Cloud Migration Strategies for Enterprises
Cloud Migration Strategies for Enterprises
This advice will help frame your enterprise's cloud migration strategies and architecture in a developer-centric way with thoughts on some tooling and services out there.
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It's a big challenge for enterprises to plan and execute a Cloud Migration Strategy. There is a valid concern of getting stuck with a cloud provider and making switching to another provider difficult . for example, but if your current provider jacks up prices or if you do not like their services.
Infrastructure orchestration tools like Terraform can help. Terraform is an open source tool that serves as the orchestration layer for your application infrastructure in the cloud. As a bonus, you will also be able to version control your infrastructure, and it will make it easier for you to switch providers if you ever need to.
Other valid concerns in cloud migration are security, control, audit, separation of duties/roles, etc. Most companies are doing some POCs and a few teams are directly migrating their applications to the cloud and calling it an early success.
This model is not scalable.
Very soon, these teams will realize the pain of sharing VPCs and other resources with hundreds of other applications, not to mention the challenges of supporting multiple environments for each application.
Cloud Migration statergy should be much more streamlined, with each cloud instance/account divided into organizations and projects.
Both GCP and Amazon Supports this . AWS Supports this using Organisations , Single-Sign-On/Third party Providers and Active Directory Integrations.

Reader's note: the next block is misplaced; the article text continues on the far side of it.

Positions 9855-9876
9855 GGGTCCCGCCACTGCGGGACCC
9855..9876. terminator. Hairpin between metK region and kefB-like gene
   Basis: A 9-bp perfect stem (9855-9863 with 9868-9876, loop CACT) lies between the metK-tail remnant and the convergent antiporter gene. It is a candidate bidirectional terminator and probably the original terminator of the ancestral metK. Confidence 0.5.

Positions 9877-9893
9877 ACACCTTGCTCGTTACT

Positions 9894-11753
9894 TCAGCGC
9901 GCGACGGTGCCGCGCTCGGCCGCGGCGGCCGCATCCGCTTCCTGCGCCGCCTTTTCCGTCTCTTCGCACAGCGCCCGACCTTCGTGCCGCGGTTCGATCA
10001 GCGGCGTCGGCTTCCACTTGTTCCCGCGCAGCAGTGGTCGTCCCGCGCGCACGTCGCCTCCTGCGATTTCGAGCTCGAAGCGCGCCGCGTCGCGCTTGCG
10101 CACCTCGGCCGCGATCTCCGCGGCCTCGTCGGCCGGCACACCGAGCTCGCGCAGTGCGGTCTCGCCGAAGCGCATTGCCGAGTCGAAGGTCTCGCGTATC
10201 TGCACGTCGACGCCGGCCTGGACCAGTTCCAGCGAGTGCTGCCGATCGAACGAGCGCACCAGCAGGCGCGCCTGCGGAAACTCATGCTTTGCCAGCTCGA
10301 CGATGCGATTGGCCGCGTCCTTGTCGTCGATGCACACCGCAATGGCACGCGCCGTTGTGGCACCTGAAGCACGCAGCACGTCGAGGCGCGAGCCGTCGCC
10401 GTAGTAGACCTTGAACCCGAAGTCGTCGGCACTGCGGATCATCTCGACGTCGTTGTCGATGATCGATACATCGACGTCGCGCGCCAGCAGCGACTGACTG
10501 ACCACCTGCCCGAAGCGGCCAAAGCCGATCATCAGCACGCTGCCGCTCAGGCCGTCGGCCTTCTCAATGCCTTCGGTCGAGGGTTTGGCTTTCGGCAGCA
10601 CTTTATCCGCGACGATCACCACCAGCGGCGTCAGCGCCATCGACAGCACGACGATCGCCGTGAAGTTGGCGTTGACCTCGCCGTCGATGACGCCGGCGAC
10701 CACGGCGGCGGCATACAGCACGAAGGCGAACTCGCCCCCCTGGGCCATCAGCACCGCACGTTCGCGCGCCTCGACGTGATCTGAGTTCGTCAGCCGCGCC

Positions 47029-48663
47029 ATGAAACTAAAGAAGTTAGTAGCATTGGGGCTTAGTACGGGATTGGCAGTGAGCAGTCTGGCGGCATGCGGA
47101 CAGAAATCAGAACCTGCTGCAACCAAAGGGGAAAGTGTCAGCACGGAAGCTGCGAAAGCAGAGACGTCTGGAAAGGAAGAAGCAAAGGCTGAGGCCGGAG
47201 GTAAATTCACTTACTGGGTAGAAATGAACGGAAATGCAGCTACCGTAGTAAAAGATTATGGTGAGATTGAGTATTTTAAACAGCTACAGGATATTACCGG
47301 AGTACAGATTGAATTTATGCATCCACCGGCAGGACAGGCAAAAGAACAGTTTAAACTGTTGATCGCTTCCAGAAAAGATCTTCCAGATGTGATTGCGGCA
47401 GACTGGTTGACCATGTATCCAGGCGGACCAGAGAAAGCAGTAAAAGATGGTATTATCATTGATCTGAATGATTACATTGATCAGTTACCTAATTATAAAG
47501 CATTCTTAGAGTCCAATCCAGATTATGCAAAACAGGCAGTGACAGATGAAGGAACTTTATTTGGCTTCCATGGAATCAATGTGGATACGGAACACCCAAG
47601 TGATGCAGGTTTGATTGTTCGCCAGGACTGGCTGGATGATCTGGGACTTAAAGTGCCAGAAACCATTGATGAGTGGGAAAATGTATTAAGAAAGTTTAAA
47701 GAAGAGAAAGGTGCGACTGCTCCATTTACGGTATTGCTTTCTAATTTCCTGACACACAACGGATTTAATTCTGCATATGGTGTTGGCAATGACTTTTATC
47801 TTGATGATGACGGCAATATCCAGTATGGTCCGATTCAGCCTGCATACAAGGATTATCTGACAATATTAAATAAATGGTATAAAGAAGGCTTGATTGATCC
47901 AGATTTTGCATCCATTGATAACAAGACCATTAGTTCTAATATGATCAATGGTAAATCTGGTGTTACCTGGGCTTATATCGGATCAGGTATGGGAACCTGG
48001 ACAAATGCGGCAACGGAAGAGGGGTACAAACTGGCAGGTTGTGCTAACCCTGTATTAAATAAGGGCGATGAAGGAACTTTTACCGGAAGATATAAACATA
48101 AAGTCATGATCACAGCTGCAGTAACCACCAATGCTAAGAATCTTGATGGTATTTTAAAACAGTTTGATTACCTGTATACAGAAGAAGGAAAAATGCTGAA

For an enterprise approach to cloud migration, you need to get "your head in the cloud."
Centralized API Control for Projects and Applications
Think of your cloud as a big API. For large enterprises, it will be important to manage it through a frontend application or other API level programming that they can control and manage underline Cloud Infrastrcutre. API strategy is going to play a key role in cloud migration.
Start with a naming Convention for your Project :
Example : PRJ001, PRJ002 etc.
Defined Roles for Each Team/Project/Product/etc.
Think in terms of Roles. Essentially, roles can be defined as admin, write, or read access for each cloud resource. Define your Roles clearly for each team member and for every project/team/application/etc. Make the application owner/approver responsible for making sure that they approve each request with diligence.
Ownership Role : PRJ001_Pri_Approver, PRJ001_Sec_Approver
Developer Role : PRJ001_Dev
ReadOnly Role : PRJ001_Read_only
Internally accessible Public Projects/Frameworks
If all teams are using the same archetype/framework/etc., have an open access area for your architecture framework and common applications. It makes integration easier on the Product level. I am assuming here that an enterprise product consists of multiple applications.
Internally accessible Git Repo for Framework Projects (Hosted SCM Repositery )
Internally accessible hosted Repositery for Frameworks reuse. ( Nexus/Artifactory ).
Think of All Enterprise Offerings as a Service
Think of all the enterprise offerings, such as databases, security, compliance, audit, etc. as a service and try to extract each service from the cloud API frontend. Also, each cloud provider has some paid offerings to extract some of these reports directly. In cloud terms, that means considering your available managed and unmanaged services.
IMP: Come up with a Naming/Tagging statergy for each Cloud Resource.
AWS Cloud use taging for each Resource and for each environment ( eg: DEV , INT ,PRD )
PRJOO1_DEV_Ec2_01 - EC2 DEV instance No. 1
PRJ001_INT_DB2_03 -- Database Instance No. 3 for Integration Environmnet.
PRJ001_PRD_Vault -- Security /Vault Services for production instances .
As always , feel free to comment or reach out to me if you have any questions .
I can be reached at email@example.com.
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